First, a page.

What is Cytology? - Definition & History

What is Cytology? - Definition & History
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  • 0:02 What Is Cytology?
  • 0:32 Early History
  • 2:21 Modern Cytology
  • 4:49 Lesson Summary
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Lesson Transcript
Instructor: Ruth Ann Steinbrecher

Ruth Ann has taught college-level Science and has a master's degree in Biology.

In this lesson, learn the definition of cytology and meet the scientists responsible for its origins. Discover the importance of advances in cytology, and see how cytology is used in our modern world.

What Is Cytology?

To define cytology, we can break down the word into two parts. The suffix -logy, or -ology means the 'study of.' To find out what we're studying, we look to the prefix cyto, which means 'cell' and is derived from the Greek word kytos, meaning 'hollow vessel' or 'container.' Put these two together, and we have our definition: cytology is the study of cells. More specifically, cytology is a branch of science that studies how cells work and grow and what they're made of.

Early History

The history of cell science is closely linked with the invention and advancement of the microscope. Robert Hooke was the first scientist to use the word 'cell' in 1665 when he looked at slices of cork through a lit compound microscope (a microscope with two or more lenses) and observed very small, irregular boxes that reminded him of tiny rooms, or cells. Hooke wrote about his findings and drew the structures he saw in his book Micrographia, which was published in 1665.

We now know that the small 'cells' Hooke observed were actually the walls of plant cells that had died. Anton van Leeuwenhoek used a more powerful magnifying microscope to look more closely at specimens found in human body fluids in 1683. He noticed tiny specimens that were capable of movement and, therefore, alive. Van Leeuwenhoek named these little moving objects animalcules. With his more advanced microscope, Van Leewenhoek was even able to observe structures within cells, including the nucleus of a red blood cell.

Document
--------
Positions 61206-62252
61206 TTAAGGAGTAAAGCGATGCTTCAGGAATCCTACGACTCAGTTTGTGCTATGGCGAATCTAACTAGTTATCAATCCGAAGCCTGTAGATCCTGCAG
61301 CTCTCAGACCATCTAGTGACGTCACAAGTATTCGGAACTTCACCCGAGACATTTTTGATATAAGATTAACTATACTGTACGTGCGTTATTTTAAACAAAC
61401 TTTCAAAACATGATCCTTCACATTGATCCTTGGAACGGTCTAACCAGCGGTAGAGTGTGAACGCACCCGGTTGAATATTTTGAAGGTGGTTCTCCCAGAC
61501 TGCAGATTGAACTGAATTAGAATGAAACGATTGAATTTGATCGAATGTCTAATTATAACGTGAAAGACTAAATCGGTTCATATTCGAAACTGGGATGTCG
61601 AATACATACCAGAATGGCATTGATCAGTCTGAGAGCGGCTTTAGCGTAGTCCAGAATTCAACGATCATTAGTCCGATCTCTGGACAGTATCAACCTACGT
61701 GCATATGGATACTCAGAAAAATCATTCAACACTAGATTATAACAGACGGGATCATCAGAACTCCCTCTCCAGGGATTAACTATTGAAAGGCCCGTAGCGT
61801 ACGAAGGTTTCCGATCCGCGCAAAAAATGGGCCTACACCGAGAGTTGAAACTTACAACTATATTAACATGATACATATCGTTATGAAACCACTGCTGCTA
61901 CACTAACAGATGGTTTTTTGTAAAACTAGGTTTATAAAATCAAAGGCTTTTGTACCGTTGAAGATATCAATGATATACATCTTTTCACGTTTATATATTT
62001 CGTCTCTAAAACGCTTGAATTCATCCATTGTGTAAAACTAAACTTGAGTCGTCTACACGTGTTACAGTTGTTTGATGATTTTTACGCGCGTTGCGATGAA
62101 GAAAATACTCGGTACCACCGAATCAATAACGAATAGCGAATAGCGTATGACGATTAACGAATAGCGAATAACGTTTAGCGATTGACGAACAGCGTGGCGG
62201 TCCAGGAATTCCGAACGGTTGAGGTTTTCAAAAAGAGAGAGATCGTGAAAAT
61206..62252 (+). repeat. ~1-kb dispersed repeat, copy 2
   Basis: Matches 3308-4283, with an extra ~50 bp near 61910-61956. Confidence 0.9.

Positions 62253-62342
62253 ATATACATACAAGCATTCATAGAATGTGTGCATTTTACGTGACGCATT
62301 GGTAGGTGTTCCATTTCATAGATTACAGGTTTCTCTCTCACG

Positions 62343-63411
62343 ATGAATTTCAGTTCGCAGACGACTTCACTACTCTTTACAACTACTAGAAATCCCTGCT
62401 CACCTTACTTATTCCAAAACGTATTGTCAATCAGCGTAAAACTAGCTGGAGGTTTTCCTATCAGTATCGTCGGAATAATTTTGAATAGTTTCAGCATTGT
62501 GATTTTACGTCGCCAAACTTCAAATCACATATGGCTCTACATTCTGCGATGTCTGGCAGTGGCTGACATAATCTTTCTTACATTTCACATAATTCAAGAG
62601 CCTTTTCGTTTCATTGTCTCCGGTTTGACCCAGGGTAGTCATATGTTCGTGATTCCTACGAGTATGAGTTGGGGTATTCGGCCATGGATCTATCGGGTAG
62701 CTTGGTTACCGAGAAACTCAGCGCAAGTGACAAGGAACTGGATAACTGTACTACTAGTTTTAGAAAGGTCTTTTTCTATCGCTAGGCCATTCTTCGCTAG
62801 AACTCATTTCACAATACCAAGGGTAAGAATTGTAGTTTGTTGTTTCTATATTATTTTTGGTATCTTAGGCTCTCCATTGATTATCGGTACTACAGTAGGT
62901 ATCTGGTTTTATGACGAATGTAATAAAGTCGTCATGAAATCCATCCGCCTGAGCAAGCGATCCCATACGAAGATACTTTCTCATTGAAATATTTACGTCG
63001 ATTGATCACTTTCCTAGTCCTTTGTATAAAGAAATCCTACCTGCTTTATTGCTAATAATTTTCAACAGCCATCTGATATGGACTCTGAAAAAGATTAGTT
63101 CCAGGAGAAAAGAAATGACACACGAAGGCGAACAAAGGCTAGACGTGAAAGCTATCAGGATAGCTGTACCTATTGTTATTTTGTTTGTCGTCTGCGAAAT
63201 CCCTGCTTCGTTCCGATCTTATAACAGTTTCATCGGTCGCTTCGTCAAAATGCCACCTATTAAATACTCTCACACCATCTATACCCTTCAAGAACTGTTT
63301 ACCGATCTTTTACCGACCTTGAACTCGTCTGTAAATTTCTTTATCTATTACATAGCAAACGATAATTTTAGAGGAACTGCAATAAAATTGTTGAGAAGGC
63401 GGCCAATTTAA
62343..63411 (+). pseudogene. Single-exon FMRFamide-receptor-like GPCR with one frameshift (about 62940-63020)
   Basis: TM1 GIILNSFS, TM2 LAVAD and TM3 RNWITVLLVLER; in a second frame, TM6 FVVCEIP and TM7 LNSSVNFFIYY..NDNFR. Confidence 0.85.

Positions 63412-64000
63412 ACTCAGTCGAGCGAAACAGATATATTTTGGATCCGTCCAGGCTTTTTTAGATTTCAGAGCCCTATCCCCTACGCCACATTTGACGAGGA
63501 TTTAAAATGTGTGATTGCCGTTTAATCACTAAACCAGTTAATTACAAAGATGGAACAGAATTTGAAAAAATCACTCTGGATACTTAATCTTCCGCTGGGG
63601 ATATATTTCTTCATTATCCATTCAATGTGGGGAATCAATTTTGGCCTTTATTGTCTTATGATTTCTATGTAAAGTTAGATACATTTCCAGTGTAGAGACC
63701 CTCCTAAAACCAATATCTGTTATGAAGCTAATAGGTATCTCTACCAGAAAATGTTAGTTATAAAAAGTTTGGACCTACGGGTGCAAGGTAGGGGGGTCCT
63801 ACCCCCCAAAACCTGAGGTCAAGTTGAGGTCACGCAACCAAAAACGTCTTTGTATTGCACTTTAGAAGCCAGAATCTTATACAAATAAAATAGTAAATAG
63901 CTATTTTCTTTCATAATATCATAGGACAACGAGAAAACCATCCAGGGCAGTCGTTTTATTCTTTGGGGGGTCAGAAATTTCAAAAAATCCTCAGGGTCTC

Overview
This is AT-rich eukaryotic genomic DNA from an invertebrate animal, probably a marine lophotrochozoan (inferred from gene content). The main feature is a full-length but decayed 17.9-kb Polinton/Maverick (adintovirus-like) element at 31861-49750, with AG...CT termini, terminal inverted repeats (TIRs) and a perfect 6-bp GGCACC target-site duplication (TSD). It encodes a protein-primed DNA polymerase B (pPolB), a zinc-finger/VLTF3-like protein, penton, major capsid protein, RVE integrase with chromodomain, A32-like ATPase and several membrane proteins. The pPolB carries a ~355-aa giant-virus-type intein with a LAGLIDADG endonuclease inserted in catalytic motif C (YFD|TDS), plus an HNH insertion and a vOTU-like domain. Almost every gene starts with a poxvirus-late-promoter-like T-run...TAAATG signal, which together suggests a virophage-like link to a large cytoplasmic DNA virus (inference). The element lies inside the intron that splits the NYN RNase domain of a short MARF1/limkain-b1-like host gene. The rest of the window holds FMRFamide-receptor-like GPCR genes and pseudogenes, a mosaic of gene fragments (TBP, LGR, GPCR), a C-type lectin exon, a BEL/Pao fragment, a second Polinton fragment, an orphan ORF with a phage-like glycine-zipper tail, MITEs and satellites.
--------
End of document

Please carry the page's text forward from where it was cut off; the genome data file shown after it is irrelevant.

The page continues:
The importance of cells to all forms of life was not fully recognized until the development of cell theory. The earliest (classical) cell theory was developed in the 1838 by plant scientist Matthias Schleiden and animal scientist Theodor Schwann. They each came to the same conclusion that the living things they studied were composed of cells. The classical cell theory summarized the ideas of the previously mentioned scientists into the following points:

  • All organisms are made up of one or more cells
  • Cells are the fundamental functional and structural units of life

In 1858, Rudolf Virchow added to the classical cell theory with the idea that:

  • Cells only come from other cells

Modern Cytology

The late 19th century showed further advancement in cell biology, with more and more scientists coming up with ways to grow, study, and manipulate tissues and cells outside of a living body in a lab. Early 'cell food' mixtures included water, salt, sugar, and chemicals to control the levels of acid in the solution. Synthetic cell food, called cell media, was improved by adding amino acids and vitamins to the solutions.

New ways to look at cells under the microscope were made possible by the staining of cells. Special dyes were added to cells to make them easier to observe as far back as 1891. Now, there are many kinds of cellular staining, from simple dyes that absorb into different parts of the cell to chemicals that can make cells literally light up under the microscope.

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